TORONTO – Paul George boldly proclaimed in September he could be the NBA’s Most Valuable player this season.
“Sure, OK,” people said in patronizing tones.
George still hadn’t proved he was back from a ghastly compound leg fracture. And besides, Golden State Warriors guard Stephen Curry, who immolates on a nightly basis, and Cleveland Cavaliers forward LeBron James automatically are considered the top candidates.
On the court Sunday night with the best in his sport, George outscored them all.
The Indiana Pacers forward should have been All-Star Game MVP here in the Air Canada Centre, but he played for the losing team. The West beat the East, 196-173, easily the highest-scoring All-Star Game.
George scored a game-high 41 points, one shy of Wilt Chamberlain’s 54-year-old record. George made nine three-pointers on 19 attempts, each a record. He added five rebounds and an assist in nearly 27 minutes played.
“So much special stuff wrapped around this one,” George said. “It would have been a special moment to win (MVP). But really it was really just about coming here and enjoying being with these guys and having a good showing.”
Oklahoma City Thunder guard Russell Westbrook, who won last year’s All-Star MVP with 41 points, lifted the trophy again. Westbrook had a team-high 31 points, a team-high eight rebounds and five assists in 22 minutes, 11 seconds .
Lakers guard Kobe Bryant, an All-Star for his 18th and final time, was the sentimental favorite to win MVP but didn’t post the numbers.
He came out of the game for a standing ovation and chants of “Ko-be! Ko-be! Ko-be!”
Bryant finished with 10 points, six rebounds and seven assists. All but one rebound and three assists came in the first half, nearly putting him on a triple-double pace at halftime.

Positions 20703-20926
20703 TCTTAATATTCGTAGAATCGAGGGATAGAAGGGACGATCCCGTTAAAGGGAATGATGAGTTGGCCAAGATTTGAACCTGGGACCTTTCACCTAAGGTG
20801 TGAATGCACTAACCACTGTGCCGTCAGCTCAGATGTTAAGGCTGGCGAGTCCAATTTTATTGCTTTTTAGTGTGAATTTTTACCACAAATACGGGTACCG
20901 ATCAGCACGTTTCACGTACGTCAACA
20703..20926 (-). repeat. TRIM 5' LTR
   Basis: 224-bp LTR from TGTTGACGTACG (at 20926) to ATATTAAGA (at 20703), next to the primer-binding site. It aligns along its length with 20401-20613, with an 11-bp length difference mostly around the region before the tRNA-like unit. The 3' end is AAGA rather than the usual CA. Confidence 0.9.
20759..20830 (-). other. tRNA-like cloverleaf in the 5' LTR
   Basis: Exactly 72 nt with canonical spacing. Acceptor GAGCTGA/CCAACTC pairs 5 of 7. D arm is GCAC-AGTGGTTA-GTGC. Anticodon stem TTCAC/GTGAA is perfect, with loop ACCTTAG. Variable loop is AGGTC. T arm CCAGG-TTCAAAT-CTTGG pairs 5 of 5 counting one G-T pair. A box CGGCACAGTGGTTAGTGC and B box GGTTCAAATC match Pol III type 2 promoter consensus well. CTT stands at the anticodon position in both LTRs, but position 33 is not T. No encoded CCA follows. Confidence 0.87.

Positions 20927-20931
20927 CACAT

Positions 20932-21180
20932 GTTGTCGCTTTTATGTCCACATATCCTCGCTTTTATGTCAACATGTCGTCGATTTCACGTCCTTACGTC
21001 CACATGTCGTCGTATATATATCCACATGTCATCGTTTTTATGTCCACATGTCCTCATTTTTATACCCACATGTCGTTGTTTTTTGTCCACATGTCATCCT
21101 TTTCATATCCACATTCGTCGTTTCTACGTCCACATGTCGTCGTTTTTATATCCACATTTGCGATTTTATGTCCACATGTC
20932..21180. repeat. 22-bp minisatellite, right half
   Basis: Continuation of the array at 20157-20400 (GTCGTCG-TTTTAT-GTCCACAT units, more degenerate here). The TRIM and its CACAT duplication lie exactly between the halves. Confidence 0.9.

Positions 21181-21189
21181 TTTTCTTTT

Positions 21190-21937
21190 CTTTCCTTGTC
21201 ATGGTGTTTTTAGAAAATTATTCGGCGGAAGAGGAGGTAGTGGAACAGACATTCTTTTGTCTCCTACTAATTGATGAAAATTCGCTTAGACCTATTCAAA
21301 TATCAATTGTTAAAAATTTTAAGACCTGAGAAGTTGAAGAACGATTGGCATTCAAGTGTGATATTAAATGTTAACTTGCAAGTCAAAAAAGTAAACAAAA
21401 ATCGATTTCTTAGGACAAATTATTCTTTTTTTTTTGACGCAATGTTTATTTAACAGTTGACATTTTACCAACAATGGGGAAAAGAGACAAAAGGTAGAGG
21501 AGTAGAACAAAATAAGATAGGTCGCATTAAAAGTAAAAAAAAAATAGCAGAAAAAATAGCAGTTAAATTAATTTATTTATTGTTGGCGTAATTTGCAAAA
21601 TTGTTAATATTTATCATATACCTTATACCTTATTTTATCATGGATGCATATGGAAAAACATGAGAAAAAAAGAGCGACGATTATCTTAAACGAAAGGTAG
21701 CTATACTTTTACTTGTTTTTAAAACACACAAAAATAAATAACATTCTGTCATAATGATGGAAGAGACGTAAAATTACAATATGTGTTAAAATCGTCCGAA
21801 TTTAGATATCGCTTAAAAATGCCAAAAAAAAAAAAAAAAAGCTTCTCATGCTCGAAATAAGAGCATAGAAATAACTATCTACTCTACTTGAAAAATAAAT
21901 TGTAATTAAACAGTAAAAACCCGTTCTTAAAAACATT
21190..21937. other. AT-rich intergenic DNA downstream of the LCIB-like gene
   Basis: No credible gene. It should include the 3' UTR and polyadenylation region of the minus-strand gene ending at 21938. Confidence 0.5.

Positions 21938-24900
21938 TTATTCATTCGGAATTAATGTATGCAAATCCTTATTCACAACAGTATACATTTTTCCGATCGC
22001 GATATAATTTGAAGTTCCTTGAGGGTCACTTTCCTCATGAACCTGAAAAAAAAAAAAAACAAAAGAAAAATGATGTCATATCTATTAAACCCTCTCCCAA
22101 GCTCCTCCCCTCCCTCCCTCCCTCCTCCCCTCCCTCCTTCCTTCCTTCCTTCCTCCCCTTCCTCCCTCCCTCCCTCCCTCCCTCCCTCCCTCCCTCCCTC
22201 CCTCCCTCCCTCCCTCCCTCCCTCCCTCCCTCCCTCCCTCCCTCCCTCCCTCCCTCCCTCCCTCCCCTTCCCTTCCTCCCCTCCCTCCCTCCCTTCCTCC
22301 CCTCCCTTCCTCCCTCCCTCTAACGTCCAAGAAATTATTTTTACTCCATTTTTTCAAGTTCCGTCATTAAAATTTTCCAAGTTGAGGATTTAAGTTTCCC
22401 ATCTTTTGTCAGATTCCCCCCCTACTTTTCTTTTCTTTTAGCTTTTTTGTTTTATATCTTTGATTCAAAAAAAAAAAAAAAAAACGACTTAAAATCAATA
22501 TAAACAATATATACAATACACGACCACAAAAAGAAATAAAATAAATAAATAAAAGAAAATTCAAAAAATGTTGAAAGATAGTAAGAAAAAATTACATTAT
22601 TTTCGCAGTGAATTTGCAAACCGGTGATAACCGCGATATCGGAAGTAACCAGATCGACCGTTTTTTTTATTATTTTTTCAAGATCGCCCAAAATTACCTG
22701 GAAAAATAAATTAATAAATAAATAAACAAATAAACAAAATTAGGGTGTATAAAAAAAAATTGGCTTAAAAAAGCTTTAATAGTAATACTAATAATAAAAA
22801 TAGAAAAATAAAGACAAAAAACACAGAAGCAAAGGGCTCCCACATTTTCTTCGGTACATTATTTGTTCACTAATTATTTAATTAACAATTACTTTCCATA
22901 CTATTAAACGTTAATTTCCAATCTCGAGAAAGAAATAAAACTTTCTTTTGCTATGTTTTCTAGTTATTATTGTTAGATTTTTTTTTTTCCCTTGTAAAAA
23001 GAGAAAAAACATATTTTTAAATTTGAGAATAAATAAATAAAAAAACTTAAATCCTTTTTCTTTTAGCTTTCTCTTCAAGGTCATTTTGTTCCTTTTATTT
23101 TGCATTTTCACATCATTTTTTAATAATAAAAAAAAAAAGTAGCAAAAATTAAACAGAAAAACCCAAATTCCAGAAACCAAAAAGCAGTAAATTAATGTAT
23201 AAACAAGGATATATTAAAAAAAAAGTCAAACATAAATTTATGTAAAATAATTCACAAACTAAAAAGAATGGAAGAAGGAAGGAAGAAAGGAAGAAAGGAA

But as George heated up – after three quarters he already had tied Carmelo Anthony’s record with eight three pointers – the personal comeback tale grew larger.
“I had a hard-fought summer, hard-fought rehab year,” George said. “It was just a very upward climb. It took every day and really every moment of rehab to get through it.
“There were a lot of days where I felt like I was down and out.”
The video of George’s injury should come with a warning for viewers to brace themselves or not even bother trying to watch.
In a Team USA exhibition 19 months ago, he sprinted to make up ground to defend a James Harden breakaway layup. George leaped and came down awkwardly, his right foot jamming where the stanchion meets the floor. His tibia and fibula snapped. The Thomas & Mack Center in Las Vegas went silent. Players, towels pressed over their mouths, looked in horror.
“I’m actually amazed looking at him,” West coach Gregg Popovich said. “Every time he runs up and down the floor and jumps up for those dunks and everything, I’m thinking, ‘Wow, the human body must be amazing.’
“To come back and play at that level athletically, it just stuns me every time I see him out there. … I know it’s taken him a while, but it’s pretty incredible.”
The Pacers struggled without him last season. They failed to make the playoffs for the first time in five years. They had reached the Eastern Conference finals the previous two seasons.
Indiana is sixth in the Eastern Conference and second in the Central Division at the All-Star break.
“For me to be here, just being back as an All-Star was special,” George said. “But to be able to put on a show and have fun and enjoy this moment, get back to playing how I play pre-injury is special.
“I’ve just been blessed. I’m very thankful and very grateful.”